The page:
PREVIEW: L.A. Philharmonic unveils adventureous 2014-2015 season

By Robert D. Thomas
Music Critic
Pasadena Star-News/San Gabriel Valley Tribune/Whittier Daily News

For the past two decades (at least) the Los Angeles Philharmonic has led the world in creating innovative programs for orchestras, but the 2014-2015 schedule at Walt Disney Concert Hall — entitled, appropriately, “Moving Music Forward” and announced officially yesterday — takes that concept into stratospheres never before envisioned, at least in a single season.

The various initiatives are complex enough that they can’t be fully grasped in one reading. Following is my first take on what’s ahead. In addition to the chronological schedule (HERE), you may want to download much of the press kit (HERE) and take some time to study what it contains.

Several sets of programs feature multiple disciplines, including three that combine video with music. LA Phil Conductor Laureate Esa-Pekka Salonen will combine with artist Refik Anadol in a program that incorporates a new video into Berlioz’s Romeo and Juliet Nov. 6, 7 and 9. Salonen and the Phil will be joined by three soloists and the Los Angeles Master Chorale.

The Friday program will inaugurate the Phil’s new “in/Sight” series of music and videos. The other programs include Beethoven’s Missa Solemnis on Jan. 9, to be conducted by Michael Tilson Thomas (part of a series of events celebrating MTT’s 70th birthday); a staged production of Unsuk Chin’s opera, Alice in Wonderland on Feb. 27 and 28, 2015; and a program featuring music by Steve Mackey and Steve Reich on May 29 and 31. Music Director Gustavo Dudamel will conduct the last two programs; all four programs will be repeated on days surrounding Friday.

The Romeo and Juliet program will be one of three sets of concerts that Salonen will conduct during the upcoming season. On Oct. 24, 25 and 26, Salonen and organist Olivier Latry will celebrate the 10th anniversary of the Disney Hall organ with a program that includes the U.S. premiere of Kaija Saariaho’s Maan varjot (Earth Shadows).

The upcoming season will feature the largest emphasis on the Disney Hall organ since the instrument made its debut in 2004. Dudamel will conduct programs on Nov. 20, 21 and 22 that will feature organist Cameron Carpenter in the long-delayed world premiere of Stephen Hartke’s Symphony No. 4 (Organ), originally slated to debut in May 2010, along with Samuel Barber’s Toccata Festiva and Saint-Saëns’ Symphony No. 3 (Organ). Carpenter will also play his own arrangement of Scriabin’s Sonata No. 2. There will also be five organ recitals during the upcoming season.

Another new Friday series will be “Inside the Music with Brian Lauritzen,” four programs hosted by the KUSC radio personality. Each concert will include a Lauritzen-produced video sent to audience members ahead of time, along with pre- and post-concert discussions with the hosts and artists and an online forum. Dudamel will conduct two of the four programs, one of which will be the organ program noted above.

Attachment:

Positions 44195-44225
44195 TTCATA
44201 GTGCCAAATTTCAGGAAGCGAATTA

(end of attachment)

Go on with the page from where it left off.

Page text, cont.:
In his sixth season as the Phil’s music director, Dudamel will conduct 12 subscription programs during the upcoming season, along with the annual Opening Night gala concert, which will feature violinist Itzhak Perlman and the music of John Williams. In December Dudamel will lead a program celebrating the 50th anniversary of the Music Center that will include a performance of Salonen’s Helix, with the music being relayed live into the Dorothy Chandler Pavilion where it will accompany a world-premiere presentation from LA Dance Project.

Dudamel will also lead the orchestra on an Asian tour in March 2015 that will visit Hong Kong, Bejing, Seoul and Tokyo. The programs will include Dvorak’s Symphony No. 9 (from the New World), Mahler’s Symphony No. 6, and John Adams’ City Noir, which was composed for Dudamel’s inaugural gala program in 2009.

Another new series, “Next on Grand,” is being described as “a recurring festival that converges upon a creative force or cultural element.” Next season’s focus will be on contemporary Americans ranging from “old-timers” such as Phillip Glass, Adams and Reich to relative compositional newcomers such as Bryce Dessner, guitarist for the band, the National, and Chris Cerrone.

As part of this venture, the Phil will collaborate with L.A. Opera in a production of David T. Little’s Dog Days at REDCAT, the black-box theatre inside Disney Hall, and will also produce John Adams’ Available Light at Disney Hall with Frank Gehry designing the sets and Lucinda Childs creating choreography.

Overall the season will have 10 commissioned works, eight world premieres, five U.S. premieres and seven West Coast premieres. Orchestras along with the Phil will be the London Symphony Orchestra, conducted by Michael Tilson Thomas on March 24, 2015 and the Seoul Philharmonic, led by Myun-Whung Chun on April 15, 2015. The “Sounds About Town” series has been bumped back up to three local orchestras: The Colburn Orchestra (led by Sir. Neville Marriner), USC Thornton Symphony, and the American Youth Symphony. There are also numerous other programmatic genres; as noted at the top of this Blog, there’s almost too much to absorb in one reading.
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(c) Copyright 2014, Robert D. Thomas. All rights reserved. Portions may be quoted with attribution.

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